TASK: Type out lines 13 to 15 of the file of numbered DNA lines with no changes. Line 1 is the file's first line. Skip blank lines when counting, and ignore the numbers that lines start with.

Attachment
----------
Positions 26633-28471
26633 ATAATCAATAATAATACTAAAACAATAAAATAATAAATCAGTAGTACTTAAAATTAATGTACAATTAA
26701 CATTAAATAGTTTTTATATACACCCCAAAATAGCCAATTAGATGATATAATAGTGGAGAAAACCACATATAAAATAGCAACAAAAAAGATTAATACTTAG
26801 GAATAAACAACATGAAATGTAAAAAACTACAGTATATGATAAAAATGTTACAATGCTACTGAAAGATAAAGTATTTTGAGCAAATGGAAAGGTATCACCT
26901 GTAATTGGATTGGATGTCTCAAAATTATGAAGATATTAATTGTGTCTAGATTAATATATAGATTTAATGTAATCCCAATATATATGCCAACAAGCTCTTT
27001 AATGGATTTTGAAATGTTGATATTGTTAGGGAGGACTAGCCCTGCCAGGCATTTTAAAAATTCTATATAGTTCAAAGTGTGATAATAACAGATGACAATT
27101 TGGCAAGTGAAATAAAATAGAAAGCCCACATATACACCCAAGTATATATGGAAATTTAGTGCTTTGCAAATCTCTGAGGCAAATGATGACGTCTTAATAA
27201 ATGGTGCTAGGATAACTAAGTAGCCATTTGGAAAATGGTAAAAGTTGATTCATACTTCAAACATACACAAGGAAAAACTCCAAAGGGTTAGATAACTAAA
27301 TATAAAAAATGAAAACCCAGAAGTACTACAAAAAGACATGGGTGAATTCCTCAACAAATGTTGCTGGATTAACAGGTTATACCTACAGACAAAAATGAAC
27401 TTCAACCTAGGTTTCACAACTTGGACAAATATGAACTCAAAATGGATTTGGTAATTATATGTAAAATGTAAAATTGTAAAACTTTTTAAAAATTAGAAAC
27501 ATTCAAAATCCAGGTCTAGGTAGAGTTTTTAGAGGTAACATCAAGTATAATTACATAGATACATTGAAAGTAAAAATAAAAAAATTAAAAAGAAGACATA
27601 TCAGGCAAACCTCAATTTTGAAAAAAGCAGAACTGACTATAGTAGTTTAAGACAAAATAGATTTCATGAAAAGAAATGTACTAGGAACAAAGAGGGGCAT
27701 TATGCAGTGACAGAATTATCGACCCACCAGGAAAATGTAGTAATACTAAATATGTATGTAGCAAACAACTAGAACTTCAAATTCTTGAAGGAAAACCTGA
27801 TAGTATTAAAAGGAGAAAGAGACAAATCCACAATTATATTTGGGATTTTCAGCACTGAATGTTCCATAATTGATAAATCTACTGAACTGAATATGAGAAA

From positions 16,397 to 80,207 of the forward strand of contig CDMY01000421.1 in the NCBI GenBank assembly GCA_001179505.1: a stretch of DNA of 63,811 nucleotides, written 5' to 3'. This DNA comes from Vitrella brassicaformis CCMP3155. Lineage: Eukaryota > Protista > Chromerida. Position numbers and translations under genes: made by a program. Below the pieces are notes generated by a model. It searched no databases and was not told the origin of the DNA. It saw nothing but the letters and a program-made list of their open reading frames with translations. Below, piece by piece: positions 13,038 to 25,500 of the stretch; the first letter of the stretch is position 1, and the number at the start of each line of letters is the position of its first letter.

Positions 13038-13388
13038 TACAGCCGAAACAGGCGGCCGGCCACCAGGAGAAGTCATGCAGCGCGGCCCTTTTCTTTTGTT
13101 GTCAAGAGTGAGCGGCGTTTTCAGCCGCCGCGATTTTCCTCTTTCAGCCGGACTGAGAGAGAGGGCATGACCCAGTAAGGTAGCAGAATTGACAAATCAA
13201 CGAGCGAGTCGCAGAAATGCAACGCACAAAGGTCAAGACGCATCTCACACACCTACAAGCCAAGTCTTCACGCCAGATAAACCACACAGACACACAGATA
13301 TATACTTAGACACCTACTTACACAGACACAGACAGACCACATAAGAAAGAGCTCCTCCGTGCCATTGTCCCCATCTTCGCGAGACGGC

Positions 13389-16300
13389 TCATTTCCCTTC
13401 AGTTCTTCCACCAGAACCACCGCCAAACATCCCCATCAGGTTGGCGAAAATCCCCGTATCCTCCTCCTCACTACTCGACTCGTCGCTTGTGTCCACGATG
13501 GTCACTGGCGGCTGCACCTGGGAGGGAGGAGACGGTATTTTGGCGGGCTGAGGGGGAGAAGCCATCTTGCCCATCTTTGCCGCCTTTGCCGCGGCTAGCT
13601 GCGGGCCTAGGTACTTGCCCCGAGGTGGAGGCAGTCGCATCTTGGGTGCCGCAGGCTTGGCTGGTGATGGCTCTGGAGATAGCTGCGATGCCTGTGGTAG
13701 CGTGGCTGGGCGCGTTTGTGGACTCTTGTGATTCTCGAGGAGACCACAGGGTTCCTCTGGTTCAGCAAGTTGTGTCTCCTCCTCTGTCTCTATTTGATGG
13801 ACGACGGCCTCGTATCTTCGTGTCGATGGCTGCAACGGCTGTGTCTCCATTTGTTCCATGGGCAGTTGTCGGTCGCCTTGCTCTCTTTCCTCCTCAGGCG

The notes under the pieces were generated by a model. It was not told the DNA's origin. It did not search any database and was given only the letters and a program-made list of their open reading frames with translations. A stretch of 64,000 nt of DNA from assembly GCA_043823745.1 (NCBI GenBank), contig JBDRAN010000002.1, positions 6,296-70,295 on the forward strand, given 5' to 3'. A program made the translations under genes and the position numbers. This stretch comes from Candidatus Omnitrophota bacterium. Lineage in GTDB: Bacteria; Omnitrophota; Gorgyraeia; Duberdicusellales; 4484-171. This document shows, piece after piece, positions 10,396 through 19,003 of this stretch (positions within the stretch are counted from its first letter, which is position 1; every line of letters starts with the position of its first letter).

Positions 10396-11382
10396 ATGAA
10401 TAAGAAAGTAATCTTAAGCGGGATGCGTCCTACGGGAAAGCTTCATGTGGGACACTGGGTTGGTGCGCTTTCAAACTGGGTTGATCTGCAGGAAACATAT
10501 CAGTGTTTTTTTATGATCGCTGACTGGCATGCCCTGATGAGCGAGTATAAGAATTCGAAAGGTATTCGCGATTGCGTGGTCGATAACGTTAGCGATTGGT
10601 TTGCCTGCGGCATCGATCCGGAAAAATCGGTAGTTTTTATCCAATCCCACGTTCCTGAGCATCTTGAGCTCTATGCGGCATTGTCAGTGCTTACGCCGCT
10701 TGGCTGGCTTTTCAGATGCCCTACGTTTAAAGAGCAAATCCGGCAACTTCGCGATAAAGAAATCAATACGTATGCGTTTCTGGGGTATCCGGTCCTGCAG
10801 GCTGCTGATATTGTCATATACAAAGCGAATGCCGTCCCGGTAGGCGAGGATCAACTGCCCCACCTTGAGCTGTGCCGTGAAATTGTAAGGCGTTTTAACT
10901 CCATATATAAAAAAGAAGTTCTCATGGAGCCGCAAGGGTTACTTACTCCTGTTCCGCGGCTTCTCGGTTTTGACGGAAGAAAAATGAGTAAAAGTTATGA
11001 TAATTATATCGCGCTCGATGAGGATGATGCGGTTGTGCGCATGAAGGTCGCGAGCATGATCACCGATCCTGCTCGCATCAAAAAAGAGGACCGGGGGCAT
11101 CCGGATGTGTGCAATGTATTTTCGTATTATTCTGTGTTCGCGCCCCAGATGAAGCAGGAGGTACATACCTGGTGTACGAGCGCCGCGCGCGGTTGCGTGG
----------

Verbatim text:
27701 TATGCAGTGACAGAATTATCGACCCACCAGGAAAATGTAGTAATACTAAATATGTATGTAGCAAACAACTAGAACTTCAAATTCTTGAAGGAAAACCTGA
27801 TAGTATTAAAAGGAGAAAGAGACAAATCCACAATTATATTTGGGATTTTCAGCACTGAATGTTCCATAATTGATAAATCTACTGAACTGAATATGAGAAA

From positions 16,397 to 80,207 of the forward strand of contig CDMY01000421.1 in the NCBI GenBank assembly GCA_001179505.1: a stretch of DNA of 63,811 nucleotides, written 5' to 3'. This DNA comes from Vitrella brassicaformis CCMP3155. Lineage: Eukaryota > Protista > Chromerida. Position numbers and translations under genes: made by a program. Below the pieces are notes generated by a model. It searched no databases and was not told the origin of the DNA. It saw nothing but the letters and a program-made list of their open reading frames with translations. Below, piece by piece: positions 13,038 to 25,500 of the stretch; the first letter of the stretch is position 1, and the number at the start of each line of letters is the position of its first letter.